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Sex: My British Job

Mon Sep 23, 10-11.20pm, C4

‘Nobody can be ashamed when they see the money.’ So reckons Mary, the appalling madam of a Finchley brothel infiltrated by undercover reporter Hsaio-Hung Pai for six weeks last year. Working as a housekeeper but under constant pressure from Mary to turn a trick, Hsiao – in collaboration with director Nick Broomfield – uses hidden-camera spy glasses and secret recording devices to gather remarkably intimate insights into a shabby, shadowy trade.

It’s an astonishingly courageous venture that comes with a heavy cost – at one point Hsiao confesses to suicidal thoughts – and, in spite of flashes of gallows humour among the women, alcohol abuse and constant health risks are common. Intriguingly, none of the working women Hsiao meets has been trafficked directly into prostitution; rather, they’ve taken it up as the only employment option that offers a reasonable income for illegal immigrants – which, of course, raises its own questions.

‘Sex: My British Job’ is not a campaigning film with a neat narrative – there’s no climactic police bust or tirade to legalise prostitution – but it’s hard to come away from this without favouring some sort of regulation, while the official policy towards immigrants is left looking as shabby as ever. Brilliant and almost unwatchably frank reportage.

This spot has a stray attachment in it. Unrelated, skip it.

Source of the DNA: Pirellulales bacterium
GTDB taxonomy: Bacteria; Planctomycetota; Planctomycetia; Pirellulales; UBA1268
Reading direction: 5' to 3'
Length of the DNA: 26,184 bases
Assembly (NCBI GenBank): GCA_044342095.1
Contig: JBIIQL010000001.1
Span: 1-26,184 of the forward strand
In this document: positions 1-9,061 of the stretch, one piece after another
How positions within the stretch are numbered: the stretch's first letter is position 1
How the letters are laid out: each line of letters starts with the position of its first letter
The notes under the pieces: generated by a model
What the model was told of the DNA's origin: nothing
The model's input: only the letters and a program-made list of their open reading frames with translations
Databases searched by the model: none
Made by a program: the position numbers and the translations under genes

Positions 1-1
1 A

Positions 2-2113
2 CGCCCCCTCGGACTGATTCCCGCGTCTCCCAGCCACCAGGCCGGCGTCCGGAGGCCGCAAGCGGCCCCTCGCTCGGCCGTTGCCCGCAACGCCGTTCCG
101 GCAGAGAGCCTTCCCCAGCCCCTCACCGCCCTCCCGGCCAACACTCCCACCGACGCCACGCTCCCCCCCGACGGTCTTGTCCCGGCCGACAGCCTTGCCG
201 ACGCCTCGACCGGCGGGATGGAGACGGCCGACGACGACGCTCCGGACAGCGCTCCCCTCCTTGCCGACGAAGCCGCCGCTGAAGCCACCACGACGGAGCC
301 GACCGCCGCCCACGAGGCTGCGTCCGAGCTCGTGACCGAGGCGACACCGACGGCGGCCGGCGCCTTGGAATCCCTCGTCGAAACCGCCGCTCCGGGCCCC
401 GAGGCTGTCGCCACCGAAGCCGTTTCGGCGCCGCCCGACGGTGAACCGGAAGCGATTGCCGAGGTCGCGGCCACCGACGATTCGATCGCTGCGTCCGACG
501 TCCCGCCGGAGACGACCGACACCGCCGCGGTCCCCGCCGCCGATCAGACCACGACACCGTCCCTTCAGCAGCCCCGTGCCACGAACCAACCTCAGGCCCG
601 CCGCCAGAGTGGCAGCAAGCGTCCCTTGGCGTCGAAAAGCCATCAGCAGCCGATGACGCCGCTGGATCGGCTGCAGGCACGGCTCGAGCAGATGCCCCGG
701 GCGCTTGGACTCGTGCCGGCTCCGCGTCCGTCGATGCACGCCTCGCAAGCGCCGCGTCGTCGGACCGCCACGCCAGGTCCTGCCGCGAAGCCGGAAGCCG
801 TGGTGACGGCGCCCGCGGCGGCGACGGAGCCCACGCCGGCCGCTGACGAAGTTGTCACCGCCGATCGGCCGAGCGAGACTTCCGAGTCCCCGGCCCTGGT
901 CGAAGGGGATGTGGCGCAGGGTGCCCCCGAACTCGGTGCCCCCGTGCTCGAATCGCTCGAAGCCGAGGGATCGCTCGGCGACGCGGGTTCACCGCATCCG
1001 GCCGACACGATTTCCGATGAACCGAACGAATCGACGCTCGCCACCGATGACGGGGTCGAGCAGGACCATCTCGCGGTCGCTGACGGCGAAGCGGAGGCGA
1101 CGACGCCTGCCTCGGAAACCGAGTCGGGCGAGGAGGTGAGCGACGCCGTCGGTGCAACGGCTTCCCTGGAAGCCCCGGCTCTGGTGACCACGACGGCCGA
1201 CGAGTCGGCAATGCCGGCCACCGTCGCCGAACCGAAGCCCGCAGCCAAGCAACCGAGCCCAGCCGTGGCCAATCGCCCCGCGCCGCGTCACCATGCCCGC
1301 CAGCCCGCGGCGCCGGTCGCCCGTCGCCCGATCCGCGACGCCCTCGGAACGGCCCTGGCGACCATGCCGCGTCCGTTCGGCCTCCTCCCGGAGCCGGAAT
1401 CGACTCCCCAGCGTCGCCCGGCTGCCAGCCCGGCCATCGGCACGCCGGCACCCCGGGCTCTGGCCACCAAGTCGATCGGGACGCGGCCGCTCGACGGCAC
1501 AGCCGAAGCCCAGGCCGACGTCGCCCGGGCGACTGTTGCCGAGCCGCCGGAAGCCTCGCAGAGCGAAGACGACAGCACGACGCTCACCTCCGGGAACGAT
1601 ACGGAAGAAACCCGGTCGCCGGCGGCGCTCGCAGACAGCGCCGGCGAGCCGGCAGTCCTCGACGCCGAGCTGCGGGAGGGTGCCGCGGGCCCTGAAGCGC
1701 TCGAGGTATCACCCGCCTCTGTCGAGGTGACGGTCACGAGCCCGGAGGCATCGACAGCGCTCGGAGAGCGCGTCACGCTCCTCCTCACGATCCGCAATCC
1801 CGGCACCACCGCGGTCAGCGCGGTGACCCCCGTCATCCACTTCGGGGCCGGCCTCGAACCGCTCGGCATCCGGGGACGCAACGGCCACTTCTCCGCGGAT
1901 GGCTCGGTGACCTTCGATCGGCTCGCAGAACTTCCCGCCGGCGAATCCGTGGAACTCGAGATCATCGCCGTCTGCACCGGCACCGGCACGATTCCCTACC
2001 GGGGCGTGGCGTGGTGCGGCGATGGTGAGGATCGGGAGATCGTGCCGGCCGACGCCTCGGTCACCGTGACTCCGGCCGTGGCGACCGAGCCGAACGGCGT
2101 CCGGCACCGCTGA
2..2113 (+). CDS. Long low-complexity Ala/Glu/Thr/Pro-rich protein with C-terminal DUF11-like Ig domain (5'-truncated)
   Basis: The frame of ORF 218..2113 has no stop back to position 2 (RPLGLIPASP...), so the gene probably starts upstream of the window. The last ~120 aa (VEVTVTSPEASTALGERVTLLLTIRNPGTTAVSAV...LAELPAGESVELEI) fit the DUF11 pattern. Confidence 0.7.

Harris you tool, it says "while the official policy towards immigrants is left looking as shabby as ever", learn to read. The word "shabby" describes the policy towards immigrants, not prostitution.


Notwithstanding the relatively positive closing line of this article, it seems like a good idea to point out, that calling the trade 'shabby' only helps to continue the very stigma, which makes prostitutes unto second class (or worse) citizens.